In WIRED, “One Startup’s Struggle to Survive the Silicon Valley Gold Rush” by Gideon Lewis-Kraus is a very long read for a magazine article but works to compare/contrast the social and economic lives of tech startup founders and employees at larger tech companies. Here’s a passage that stuck with me for hours after reading the story this weekend:
As the engineer and writer Alex Payne put it, these startups represent “the field offices of a large distributed workforce assembled by venture capitalists and their associate institutions,” doing low-overhead, low-risk R&D for five corporate giants. In such a system, the real disillusionment isn’t the discovery that you’re unlikely to become a billionaire; it’s the realization that your feeling of autonomy is a fantasy, and that the vast majority of you have been set up to fail by design.
This quote gets to one of the fundamental issues that distinguishes investors from management and scientists in their companies: Investors distribute their risk among multiple ventures. Founders, management, and key scientists are all in on the company they are building. This difference sets up a natural tension that shouldn’t be ignored.
Over at The New Yorker, Epic Fails of the Startup World by James Surowiecki discusses the overconfidence of entrepreneurs, based on studies that show these folks overestimate the likelihood of success of their businesses. The end of the piece is what actually caught my eye:
The economy has come to rely on this Darwinian process to drive innovation. “Overconfidence means that many more companies start up than will ever succeed,” Brian Wu, a professor of strategy at the University of Michigan, told me. “That’s unfortunate for individual companies. The paradox is that it’s really beneficial for society.” In the delusions of entrepreneurs are the seeds of technological progress.
While the overall result might be progress, the opportunity cost for the entrepreneurs starting these businesses rather than getting traditional jobs is not accounted for in this analysis. (The loss of capital by the majority is also likely not a net benefit.)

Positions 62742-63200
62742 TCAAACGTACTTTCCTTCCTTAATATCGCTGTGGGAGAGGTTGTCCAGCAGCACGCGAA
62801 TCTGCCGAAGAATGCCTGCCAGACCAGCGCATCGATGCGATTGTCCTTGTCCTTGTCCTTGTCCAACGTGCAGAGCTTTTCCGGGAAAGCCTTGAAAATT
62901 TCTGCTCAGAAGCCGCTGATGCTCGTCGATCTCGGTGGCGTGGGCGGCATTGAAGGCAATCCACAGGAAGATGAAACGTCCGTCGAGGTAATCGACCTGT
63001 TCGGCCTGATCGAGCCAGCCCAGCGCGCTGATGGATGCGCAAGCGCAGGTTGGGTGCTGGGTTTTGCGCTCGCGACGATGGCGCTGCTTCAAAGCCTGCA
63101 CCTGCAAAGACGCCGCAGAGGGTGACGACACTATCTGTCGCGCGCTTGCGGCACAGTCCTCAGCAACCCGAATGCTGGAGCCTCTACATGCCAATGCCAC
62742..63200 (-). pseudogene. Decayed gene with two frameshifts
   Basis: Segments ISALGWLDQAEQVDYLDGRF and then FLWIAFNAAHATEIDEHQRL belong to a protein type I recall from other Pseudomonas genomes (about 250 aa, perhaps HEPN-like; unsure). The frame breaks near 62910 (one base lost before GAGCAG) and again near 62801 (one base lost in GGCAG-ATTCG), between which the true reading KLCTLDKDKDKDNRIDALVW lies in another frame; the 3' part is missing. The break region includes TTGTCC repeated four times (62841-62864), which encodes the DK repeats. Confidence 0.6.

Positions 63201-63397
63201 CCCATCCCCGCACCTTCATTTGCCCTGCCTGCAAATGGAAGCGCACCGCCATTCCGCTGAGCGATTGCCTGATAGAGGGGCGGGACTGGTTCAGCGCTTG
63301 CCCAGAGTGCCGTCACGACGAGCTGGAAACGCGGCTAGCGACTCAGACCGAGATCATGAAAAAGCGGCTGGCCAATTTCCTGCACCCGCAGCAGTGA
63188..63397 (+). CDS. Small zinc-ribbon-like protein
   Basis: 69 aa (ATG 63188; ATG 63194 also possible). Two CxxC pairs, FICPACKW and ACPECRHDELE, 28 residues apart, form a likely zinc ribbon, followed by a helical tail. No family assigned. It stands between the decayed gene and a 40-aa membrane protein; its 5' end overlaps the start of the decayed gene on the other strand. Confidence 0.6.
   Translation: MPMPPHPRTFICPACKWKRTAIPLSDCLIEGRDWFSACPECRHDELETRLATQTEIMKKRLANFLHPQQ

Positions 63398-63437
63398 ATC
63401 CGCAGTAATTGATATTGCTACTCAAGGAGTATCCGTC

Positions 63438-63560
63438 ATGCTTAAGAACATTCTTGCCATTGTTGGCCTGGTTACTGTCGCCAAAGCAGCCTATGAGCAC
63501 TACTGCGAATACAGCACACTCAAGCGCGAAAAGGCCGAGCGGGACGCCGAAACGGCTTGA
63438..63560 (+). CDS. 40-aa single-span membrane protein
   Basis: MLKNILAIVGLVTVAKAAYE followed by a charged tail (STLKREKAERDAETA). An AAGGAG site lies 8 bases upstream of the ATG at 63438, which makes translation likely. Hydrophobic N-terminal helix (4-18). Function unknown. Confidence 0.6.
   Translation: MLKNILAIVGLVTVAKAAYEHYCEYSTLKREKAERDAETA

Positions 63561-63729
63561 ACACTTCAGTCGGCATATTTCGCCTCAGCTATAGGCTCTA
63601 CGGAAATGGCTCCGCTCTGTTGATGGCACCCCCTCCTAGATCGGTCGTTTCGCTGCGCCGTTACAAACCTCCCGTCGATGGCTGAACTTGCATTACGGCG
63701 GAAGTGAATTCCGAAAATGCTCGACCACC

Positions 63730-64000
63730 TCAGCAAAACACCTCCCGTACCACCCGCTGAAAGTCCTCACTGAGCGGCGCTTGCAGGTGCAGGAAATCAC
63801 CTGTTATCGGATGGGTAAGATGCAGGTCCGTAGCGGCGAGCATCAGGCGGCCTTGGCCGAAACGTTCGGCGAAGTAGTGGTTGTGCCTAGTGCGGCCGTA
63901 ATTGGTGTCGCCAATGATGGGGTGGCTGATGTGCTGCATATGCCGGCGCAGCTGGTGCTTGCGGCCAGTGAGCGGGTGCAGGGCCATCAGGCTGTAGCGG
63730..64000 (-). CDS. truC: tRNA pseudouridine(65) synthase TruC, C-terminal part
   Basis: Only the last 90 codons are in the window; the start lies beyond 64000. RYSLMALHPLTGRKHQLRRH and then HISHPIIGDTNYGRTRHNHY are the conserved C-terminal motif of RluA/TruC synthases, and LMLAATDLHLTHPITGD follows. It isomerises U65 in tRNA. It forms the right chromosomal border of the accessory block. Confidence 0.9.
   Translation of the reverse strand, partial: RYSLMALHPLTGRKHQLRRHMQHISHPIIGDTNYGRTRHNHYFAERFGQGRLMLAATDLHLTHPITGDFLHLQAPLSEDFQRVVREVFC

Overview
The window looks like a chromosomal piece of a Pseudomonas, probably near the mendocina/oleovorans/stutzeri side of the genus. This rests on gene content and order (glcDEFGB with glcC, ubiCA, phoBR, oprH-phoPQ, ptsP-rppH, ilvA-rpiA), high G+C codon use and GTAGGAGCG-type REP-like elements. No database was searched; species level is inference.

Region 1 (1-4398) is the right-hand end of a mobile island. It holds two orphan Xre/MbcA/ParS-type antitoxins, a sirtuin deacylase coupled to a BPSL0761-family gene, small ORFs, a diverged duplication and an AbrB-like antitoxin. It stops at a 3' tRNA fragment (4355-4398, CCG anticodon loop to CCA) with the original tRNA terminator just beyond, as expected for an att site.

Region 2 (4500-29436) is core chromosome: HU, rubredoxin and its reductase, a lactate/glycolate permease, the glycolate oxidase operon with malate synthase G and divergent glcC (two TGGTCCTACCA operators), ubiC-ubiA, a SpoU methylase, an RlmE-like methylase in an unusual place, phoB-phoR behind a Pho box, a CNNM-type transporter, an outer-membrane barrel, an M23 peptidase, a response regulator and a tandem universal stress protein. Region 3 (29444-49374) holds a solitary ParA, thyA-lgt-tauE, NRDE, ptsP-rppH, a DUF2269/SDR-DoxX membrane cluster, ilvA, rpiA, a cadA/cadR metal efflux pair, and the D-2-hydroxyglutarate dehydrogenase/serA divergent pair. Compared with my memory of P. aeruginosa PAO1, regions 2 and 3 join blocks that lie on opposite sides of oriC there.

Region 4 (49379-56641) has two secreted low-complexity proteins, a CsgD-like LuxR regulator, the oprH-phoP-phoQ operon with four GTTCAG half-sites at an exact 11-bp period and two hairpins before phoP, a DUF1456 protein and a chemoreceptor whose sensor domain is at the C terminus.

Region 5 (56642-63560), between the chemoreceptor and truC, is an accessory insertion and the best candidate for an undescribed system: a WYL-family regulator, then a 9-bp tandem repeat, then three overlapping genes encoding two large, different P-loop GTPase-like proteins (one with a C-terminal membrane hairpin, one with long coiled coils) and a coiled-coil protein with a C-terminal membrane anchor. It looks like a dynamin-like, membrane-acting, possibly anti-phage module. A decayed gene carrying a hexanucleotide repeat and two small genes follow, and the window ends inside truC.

Winning (Financially) at Biotech Entrepreneurship
As with everything, the biotech world is changing.
- Biotech/pharma deals in this space have shifted to include smaller upfronts and large biobuck components, which shifts greater financial risk to earlier investors and employees.
- Lean/virtual* biotech companies have become the norm, shifting the majority of hands on R&D to contract research organizations, where the employees don’t have the chance to participate in an eventual financial upside of the company.
- Pharma appears to have reentered the consolidation phase of mega mergers, which limits the potential buyer/funder pool as these companies digest their large meals. (Brian O’Relli lists 30 biotechs that could be purchased for the ~$100B being discussed for AstraZeneca.)
- Life science IPOs are happening but they are primarily fundraising events, not exits.
If you are thinking of building a biotech company (asset) because of the financial payoff, there are likely much more straightforward ways to trade your scientific/operational/management talents for good wages and benefits than a binary bet in an industry with high failure rates and increasingly long term financial rewards.
I am thankful for the opportunity to build Quintessence, something that I had the chance to do because of our equity investors. And I appreciate the people in my personal life supporting the many tradeoffs that this job entails. For me – in my situation – I wouldn’t change the path I’ve traveled.
*Mini-rant: Small biotech companies with a handful of employees aren’t “virtual”. At Quintessence, there is nothing virtual about the patients who enrolled in our clinical trial, the shareholders who have contributed capital or the work our scientists have done to advance our drug.